DIY Campfire Poker & Dutch Oven Lid Lifter
I’m gearing up for a camping trip with a Priest friend, my brother and my nephew. I’ve been wanting to make a fire poker for some time now for use in our backyard and this was the motivation I needed to get it done.
One of the things I’ve wanted to try while camping is cooking in a Dutch Oven over an open campfire. So, I purchased a Lodge Logic Dutch Oven and decided to make, rather than buy, a lid lifter. I’m also planning on making a set of charcoal tongs, but that’s a project for another day.
The fire poker was made out of 1/2″ square bar stock and the lid lifter was made with 5/16″ round bar.
Making the Poker
To make the fire poker, I heated about 5″ of one end of the square stock and then drew it out on the anvil into an even taper. I then cut the rod to what looked to be about right length (factoring in a handle) and started work on the handle.
Using another drawing technique, I tapered the end but kept the bar flat and then forged the taper into a scroll. Next, I heated up the rod and bent it back around to form the grip. The result is a nice feeling handle. The scroll acts as a nice stop for the index finger. I can also move my finger to the front for pulling with the hook.
To make the hook, I took another piece of square stock and drew it out using the same technique to form the poker end. I then applied the curve to the hook, beveled the edges to prep for a weld and then MIG welded it onto the body. Once welded, I used an angle grinder to give it a seamless appearance. I made my welds extra thick to compensate for the grinding.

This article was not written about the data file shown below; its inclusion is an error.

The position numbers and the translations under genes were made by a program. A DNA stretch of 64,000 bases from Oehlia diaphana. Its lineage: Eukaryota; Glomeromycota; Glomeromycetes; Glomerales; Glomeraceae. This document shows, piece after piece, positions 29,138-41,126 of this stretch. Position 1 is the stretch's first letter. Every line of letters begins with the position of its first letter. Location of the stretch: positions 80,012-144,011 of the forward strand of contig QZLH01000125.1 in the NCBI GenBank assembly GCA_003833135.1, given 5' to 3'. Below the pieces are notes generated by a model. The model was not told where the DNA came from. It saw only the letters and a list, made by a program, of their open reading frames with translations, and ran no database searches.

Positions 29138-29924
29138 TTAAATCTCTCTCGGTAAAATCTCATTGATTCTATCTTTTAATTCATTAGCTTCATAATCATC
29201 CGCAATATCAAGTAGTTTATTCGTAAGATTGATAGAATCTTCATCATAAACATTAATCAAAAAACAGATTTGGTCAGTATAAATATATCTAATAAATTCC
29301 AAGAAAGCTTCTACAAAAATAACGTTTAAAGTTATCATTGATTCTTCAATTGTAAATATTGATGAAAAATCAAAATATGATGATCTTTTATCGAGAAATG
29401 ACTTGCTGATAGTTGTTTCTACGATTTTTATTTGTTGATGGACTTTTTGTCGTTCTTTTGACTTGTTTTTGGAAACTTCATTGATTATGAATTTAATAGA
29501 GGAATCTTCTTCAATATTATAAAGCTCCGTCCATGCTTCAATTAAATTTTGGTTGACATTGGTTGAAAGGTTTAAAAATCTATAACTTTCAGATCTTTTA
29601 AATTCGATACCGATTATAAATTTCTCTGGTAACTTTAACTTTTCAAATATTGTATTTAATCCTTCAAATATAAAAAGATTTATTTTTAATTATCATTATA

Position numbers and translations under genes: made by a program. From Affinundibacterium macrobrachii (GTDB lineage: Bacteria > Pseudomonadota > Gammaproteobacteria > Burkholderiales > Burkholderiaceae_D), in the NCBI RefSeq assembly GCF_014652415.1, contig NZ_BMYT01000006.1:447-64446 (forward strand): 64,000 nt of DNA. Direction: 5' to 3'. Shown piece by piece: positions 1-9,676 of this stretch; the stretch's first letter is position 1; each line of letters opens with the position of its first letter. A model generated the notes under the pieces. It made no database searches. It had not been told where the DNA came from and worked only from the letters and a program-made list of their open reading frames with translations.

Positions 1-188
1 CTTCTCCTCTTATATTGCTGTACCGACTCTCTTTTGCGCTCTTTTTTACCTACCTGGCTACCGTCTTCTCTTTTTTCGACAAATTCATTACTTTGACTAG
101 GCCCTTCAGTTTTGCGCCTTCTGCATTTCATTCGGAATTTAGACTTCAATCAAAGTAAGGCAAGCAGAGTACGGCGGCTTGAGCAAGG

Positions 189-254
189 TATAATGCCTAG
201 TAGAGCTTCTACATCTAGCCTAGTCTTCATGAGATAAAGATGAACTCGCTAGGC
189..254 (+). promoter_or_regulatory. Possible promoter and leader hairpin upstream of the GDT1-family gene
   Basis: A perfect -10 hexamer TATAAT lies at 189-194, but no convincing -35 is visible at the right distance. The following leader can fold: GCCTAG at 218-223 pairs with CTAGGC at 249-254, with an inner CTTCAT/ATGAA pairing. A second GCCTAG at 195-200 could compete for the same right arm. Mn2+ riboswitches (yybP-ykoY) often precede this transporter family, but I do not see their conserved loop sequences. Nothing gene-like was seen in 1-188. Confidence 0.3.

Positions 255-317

I will probably eventually add a decorative twist to the rod all along its length to add that final touch. For now, though, it is ready to poke a fire!
The finished piece measures 33.5″
Making the Lid Lifter
I kept the lid lifter simple. I first started with the hook on the end. Nothing fancy here – just heated it up and bent it around the horn of my anvil. To make the eyelet, I brought the rod to forging temperature about 15″ from the hook end and bent it at about 80 degrees perpendicular to the hook. Then, heating the area just beyond that, I formed the eyelet over the anvil horn.
Next, I placed the eyelet into the vise and began heating (with a torch) and wrapping the rod around the end to form a handle.
Finally, I forged out the lid stabilizer rod and MIG welded it to the handle and then prettied up the welds. The last and final step was to heat it up to a black heat and apply a natural coat of beeswax & boiled linseed oil. That’s it!
The finished lifter measures 16.5″